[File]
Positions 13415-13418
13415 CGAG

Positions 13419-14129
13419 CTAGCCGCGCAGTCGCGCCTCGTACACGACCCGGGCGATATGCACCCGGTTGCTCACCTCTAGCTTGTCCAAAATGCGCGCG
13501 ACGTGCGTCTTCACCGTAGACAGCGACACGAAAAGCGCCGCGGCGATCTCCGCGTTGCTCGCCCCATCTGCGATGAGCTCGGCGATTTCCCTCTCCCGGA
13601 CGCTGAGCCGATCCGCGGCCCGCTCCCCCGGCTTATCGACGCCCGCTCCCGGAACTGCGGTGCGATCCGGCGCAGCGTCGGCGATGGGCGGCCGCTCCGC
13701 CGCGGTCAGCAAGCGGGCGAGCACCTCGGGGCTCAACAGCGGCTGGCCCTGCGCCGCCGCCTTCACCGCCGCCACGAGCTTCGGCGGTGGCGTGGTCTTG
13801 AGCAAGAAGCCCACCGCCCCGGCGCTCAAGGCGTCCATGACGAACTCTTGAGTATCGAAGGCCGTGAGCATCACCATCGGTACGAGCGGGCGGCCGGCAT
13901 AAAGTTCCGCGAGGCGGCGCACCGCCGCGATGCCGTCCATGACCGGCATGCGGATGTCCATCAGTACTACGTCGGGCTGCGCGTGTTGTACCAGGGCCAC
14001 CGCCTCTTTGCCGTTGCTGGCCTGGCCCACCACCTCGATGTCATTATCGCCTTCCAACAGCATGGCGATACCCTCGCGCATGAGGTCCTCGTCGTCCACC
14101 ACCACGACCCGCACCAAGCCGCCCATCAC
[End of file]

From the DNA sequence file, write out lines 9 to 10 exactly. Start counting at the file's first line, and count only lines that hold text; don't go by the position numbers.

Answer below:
13901 AAAGTTCCGCGAGGCGGCGCACCGCCGCGATGCCGTCCATGACCGGCATGCGGATGTCCATCAGTACTACGTCGGGCTGCGCGTGTTGTACCAGGGCCAC
14001 CGCCTCTTTGCCGTTGCTGGCCTGGCCCACCACCTCGATGTCATTATCGCCTTCCAACAGCATGGCGATACCCTCGCGCATGAGGTCCTCGTCGTCCACC